Forrest Gump, the Oscar winning movie of 1994 has several paramount messages to the moviegoer. One is dispatched several times by Forrest. I think it was something like this: “My mumma always said life is like a flying feather, you never know where you gonna go”. The film starts with a flying feather by chance landing next to Forrest’s right foot, while waiting for a bus. At the end, the feather flies off in the wind into the credits and beyond.
Where did Forest Gump’s feather end up? It ended up at Ájtte – Svenskt Fjäll- och Samemuseum (Swedish Mountain and Saami Museum) in Jokkmokk. As part of the Laponia exhibition there is a 3D simulator that powers you into the World Heritage site: Virtual 3D – Laponia Heritage Area. You are flying with Gump’s feather. Stand squarely to avoid getting dizzy as you are lifted from one mountain top to another, land by cabins, and coast along rivers in mighty valleys.
Laponia is one of four unusual World Heritage sites combining nature and cultural heritage. Laponia is almost 10 000 square kilometres of wilderness. It consists of four national parks, Sarek, Padjelanta, Stora Sjöfallet and Muddus, as well as the nature reserves Sjaunja and Stubba. It is the world’s largest unmodified nature area to still be cultured by natives. The Saami culture is still animating the area with reindeer herding. The Saami is not using the whole area, only part of the area is actually used for pasture.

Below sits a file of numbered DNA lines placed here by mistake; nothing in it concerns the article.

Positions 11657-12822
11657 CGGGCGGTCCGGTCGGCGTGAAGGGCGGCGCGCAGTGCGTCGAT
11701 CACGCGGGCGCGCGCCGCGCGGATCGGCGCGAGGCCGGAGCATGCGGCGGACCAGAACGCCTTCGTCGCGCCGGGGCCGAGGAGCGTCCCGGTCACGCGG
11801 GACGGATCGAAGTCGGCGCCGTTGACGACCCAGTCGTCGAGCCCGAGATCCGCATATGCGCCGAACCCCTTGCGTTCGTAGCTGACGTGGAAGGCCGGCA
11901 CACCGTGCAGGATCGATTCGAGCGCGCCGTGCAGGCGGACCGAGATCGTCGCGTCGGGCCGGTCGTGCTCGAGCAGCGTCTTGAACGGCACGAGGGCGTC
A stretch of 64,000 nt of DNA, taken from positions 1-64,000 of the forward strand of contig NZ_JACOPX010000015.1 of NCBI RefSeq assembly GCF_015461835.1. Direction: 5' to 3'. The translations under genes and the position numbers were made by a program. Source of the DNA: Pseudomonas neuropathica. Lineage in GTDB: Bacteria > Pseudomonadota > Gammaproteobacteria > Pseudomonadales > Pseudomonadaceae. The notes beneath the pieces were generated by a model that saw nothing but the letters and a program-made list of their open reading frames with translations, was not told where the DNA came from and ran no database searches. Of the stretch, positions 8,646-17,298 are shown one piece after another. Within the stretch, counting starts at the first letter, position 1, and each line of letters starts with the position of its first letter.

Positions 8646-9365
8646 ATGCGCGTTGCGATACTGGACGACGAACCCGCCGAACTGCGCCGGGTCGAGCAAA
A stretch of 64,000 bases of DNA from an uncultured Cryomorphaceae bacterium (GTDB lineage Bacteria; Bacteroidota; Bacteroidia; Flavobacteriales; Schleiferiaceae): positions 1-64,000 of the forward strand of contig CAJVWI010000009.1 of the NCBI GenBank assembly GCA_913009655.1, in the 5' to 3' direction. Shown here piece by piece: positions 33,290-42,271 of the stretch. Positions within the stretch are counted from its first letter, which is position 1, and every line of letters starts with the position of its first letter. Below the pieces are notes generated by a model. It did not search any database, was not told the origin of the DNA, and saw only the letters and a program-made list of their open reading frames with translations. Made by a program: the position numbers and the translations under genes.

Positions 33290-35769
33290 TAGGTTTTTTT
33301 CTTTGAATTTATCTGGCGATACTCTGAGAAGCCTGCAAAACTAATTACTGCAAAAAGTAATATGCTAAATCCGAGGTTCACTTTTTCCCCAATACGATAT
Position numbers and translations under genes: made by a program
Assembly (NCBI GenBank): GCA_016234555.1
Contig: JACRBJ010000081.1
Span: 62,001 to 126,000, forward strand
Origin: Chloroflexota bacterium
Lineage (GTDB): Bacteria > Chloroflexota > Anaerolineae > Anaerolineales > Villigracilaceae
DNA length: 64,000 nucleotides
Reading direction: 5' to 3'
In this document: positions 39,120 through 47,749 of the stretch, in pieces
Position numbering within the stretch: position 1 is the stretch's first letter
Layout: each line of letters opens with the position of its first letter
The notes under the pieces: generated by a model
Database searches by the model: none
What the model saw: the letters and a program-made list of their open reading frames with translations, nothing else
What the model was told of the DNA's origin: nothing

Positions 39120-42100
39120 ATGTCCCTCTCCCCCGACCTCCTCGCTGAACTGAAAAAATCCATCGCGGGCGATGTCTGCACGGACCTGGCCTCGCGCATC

The Justification of the World Heritage Committee is as follows:
The area is an outstanding example of how the earth has developed, especially geologically, and how ecological and biological changes happen today. There are also unique natural phenomena of exceptional natural beauty and significant natural localities for the protection of biological diversity. The area, which has been inhabited by the Saami since prehistoric times, is one of the best preserved examples of a nomadic area in northern Scandinavia. It contains settlements and pastures for large herds of reindeer, a custom that was once very common, going back to an early stage in human economic and social development.
It is natural for Ájtte to focus exhibition on this great heritage in their midst. And perhaps, most importantly, project what you can do in nature. The 3D simulator is just one device exposing the visitors to the splendor of Laponia.
You can practice throwing a lasso, squeezing mosquitos, try the old hunter traps, milk a cow, learn how to determine what animal has left a trace, and follow the mountain fox into the puppy nest. There is a very elaborate exhibition of birds. You find stuffed owls of this biotope, from the smallest to the biggest.
But, there are plenty of opportunities to experience the Laponia World Heritage site first hand.